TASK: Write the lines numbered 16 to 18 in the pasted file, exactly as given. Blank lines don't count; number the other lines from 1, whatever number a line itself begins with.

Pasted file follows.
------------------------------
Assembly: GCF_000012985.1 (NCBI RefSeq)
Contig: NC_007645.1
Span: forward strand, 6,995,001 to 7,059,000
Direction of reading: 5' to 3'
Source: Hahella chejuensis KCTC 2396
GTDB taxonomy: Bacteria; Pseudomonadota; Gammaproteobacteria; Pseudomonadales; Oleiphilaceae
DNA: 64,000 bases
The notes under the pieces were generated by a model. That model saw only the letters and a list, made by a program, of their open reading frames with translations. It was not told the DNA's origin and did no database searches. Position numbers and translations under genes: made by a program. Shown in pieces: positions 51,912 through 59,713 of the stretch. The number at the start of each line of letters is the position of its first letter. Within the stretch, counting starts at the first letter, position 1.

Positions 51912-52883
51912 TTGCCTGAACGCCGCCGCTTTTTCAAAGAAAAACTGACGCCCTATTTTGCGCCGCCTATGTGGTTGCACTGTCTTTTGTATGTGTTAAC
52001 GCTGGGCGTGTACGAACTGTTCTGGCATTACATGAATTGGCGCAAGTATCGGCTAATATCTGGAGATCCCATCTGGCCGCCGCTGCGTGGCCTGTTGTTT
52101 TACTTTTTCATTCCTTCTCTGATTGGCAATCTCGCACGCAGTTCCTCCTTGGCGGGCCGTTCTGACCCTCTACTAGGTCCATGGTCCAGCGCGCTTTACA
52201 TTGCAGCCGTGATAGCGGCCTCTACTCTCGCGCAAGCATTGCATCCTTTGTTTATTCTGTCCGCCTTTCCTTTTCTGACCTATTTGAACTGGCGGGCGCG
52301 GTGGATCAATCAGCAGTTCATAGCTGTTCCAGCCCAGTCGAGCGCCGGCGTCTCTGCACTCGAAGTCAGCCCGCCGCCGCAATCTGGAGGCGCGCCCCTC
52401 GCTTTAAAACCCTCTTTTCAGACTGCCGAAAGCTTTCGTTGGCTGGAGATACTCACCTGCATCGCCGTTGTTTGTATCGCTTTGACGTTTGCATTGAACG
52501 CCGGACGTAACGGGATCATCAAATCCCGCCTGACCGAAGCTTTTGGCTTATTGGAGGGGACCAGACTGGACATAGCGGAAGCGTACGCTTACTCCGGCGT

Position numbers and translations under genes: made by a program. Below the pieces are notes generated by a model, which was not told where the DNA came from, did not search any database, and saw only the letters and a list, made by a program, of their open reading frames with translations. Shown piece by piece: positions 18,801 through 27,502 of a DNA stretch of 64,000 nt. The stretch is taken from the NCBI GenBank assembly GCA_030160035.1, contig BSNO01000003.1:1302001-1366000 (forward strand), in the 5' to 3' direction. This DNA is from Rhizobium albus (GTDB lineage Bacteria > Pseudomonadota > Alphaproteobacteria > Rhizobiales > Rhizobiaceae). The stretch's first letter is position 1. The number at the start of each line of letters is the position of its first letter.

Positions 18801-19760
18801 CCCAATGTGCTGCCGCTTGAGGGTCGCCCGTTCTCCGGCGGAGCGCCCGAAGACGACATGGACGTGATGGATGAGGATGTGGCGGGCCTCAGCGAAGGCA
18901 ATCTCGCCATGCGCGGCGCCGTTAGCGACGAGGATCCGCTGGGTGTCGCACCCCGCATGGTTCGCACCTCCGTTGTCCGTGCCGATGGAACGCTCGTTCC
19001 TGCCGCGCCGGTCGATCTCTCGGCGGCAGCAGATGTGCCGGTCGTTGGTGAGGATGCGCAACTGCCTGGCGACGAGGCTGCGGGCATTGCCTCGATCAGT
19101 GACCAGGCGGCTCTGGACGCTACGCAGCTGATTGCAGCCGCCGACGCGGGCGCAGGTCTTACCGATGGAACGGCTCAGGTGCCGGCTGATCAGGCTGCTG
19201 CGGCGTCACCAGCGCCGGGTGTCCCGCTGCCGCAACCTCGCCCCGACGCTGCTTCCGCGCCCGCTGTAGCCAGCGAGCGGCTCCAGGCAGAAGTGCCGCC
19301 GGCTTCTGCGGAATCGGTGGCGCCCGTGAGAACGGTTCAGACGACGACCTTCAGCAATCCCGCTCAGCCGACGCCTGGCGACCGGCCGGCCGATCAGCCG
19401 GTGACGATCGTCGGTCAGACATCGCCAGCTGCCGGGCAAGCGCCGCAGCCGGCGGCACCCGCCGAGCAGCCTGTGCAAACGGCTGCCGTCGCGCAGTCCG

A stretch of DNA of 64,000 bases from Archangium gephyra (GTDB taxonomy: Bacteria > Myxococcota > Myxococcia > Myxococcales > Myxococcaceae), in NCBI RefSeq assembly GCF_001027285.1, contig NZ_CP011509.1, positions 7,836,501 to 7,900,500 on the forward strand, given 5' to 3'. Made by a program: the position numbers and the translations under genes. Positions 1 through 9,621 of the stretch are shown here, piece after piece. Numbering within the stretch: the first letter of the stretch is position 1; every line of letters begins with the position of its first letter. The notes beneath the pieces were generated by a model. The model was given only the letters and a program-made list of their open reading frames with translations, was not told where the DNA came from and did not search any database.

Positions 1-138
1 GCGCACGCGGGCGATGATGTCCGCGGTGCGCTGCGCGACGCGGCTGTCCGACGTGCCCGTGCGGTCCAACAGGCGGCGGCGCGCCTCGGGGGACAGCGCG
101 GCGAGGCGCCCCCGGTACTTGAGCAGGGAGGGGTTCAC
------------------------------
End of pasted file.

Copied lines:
52501 CCGGACGTAACGGGATCATCAAATCCCGCCTGACCGAAGCTTTTGGCTTATTGGAGGGGACCAGACTGGACATAGCGGAAGCGTACGCTTACTCCGGCGT

Position numbers and translations under genes: made by a program. Below the pieces are notes generated by a model, which was not told where the DNA came from, did not search any database, and saw only the letters and a list, made by a program, of their open reading frames with translations. Shown piece by piece: positions 18,801 through 27,502 of a DNA stretch of 64,000 nt. The stretch is taken from the NCBI GenBank assembly GCA_030160035.1, contig BSNO01000003.1:1302001-1366000 (forward strand), in the 5' to 3' direction. This DNA is from Rhizobium albus (GTDB lineage Bacteria > Pseudomonadota > Alphaproteobacteria > Rhizobiales > Rhizobiaceae). The stretch's first letter is position 1. The number at the start of each line of letters is the position of its first letter.

Positions 18801-19760